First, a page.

Depending on the situation and the context, a Scrum Master might switch between teaching, mentoring, coaching, and facilitation. These are some the the stances a Scrum Master might take and below is a brief description of the difference between teaching, mentoring, coaching, and facilitation:
- Teaching is about knowledge sharing. A Scrum Master has some knowledge to share with the team and shares that information. The Scrum Master is the team’s Scrum Expert and this knowledge typically revolves around Scrum benefits, values, principles, and practices.
- Mentoring goes beyond knowledge sharing and into knowledge transfer. A Scrum Master knows a particular topic and technique and mentors someone so that now the mentee knows the topic and is more capable. Mentoring typically involves showing someone how to do something by demonstrating it first, doing it together, having the mentees do it while the Scrum Master guides them through it step by step, having the mentees do it on their own while the Scrum Master observes and helps out if they get stuck, and finally having the mentees do it on their own and reach out to the Scrum Master should they need help.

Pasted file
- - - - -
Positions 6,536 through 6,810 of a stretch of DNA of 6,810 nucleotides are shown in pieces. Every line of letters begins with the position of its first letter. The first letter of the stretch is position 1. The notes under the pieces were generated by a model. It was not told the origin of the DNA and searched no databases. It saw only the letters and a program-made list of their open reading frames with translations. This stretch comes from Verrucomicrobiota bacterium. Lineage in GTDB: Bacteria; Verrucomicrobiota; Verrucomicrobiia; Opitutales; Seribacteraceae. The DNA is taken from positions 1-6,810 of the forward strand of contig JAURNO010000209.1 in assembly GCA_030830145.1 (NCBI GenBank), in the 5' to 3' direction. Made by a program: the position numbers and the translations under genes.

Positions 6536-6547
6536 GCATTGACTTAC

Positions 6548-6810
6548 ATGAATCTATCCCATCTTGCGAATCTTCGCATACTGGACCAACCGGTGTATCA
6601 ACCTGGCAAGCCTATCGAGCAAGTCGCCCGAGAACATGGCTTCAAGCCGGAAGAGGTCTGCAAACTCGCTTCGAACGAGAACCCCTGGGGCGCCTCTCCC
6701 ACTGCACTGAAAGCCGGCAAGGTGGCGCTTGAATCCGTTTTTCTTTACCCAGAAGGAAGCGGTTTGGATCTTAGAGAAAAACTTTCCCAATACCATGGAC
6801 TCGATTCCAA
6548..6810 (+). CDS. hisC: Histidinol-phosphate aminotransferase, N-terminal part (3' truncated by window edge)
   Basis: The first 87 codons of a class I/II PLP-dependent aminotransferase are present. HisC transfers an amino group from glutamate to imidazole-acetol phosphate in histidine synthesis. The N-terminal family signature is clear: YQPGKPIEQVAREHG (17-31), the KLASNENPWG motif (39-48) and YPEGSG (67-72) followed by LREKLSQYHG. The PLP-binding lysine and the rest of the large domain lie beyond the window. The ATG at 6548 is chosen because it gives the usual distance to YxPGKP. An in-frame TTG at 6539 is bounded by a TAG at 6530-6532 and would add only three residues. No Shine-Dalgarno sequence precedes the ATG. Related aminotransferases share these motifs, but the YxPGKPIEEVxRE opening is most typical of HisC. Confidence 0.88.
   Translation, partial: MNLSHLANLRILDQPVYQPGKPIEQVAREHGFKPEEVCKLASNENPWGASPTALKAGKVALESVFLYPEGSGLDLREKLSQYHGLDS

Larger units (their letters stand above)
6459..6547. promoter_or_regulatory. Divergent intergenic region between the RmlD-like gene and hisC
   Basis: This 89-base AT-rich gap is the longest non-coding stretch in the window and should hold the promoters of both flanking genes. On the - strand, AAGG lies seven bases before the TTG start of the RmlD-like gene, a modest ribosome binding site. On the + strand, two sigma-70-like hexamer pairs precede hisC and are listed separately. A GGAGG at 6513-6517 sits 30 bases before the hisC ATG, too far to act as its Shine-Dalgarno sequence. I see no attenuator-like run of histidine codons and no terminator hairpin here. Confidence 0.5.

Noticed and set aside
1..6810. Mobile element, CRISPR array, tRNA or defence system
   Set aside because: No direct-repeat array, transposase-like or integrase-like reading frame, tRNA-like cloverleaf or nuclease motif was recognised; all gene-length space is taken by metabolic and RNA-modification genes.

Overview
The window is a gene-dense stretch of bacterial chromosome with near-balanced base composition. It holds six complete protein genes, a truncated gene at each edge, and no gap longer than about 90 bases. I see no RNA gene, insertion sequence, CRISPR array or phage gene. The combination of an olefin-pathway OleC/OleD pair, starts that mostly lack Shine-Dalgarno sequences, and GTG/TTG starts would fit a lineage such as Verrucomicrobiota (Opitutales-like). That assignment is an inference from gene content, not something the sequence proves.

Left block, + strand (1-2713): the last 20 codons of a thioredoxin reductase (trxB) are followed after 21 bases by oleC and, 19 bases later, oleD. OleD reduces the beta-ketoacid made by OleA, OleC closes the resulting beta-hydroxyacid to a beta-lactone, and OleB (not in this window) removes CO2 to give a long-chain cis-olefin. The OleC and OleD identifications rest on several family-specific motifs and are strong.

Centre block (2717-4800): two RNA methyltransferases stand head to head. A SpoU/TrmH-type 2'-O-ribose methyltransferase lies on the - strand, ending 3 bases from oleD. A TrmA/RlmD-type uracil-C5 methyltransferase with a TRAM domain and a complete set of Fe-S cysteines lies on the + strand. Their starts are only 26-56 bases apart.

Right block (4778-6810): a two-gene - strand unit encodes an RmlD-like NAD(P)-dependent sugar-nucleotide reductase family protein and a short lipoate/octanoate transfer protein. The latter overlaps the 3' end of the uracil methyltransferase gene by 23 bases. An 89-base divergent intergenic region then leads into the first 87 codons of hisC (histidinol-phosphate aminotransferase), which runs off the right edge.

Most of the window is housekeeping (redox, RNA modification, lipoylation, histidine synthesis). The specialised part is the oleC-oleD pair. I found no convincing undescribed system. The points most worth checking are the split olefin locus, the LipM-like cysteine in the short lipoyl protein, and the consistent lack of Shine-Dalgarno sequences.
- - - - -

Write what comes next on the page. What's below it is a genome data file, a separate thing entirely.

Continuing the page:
- Coaching is not about knowledge sharing or knowledge transfer. The knowledge that the Scrum Master has about a particular topic is not relevant. When coaching someone, the coachee has all the necessary knowledge to solve the problem at hand but is unable to. The Scrum Master helps by asking the coachee the right questions to better define the problem, assess possible root causes, brainstorm possible solutions, assess the pros and cons of each option, and pick the best possible action item to go forward with. All of these are determined by the coachees themselves as the Scrum Master guides them through it.
- Facilitation is also not about knowledge sharing or knowledge transfer and the knowledge that the Scrum Master has about the topic is not relevant. A Scrum Master helps a group of people with different opinions and ideas speak up, listen to each other, assess the situation, figure out the best approach, and agree on a path forward. All of these are determined by the members of the group as the Scrum Master guides them through it.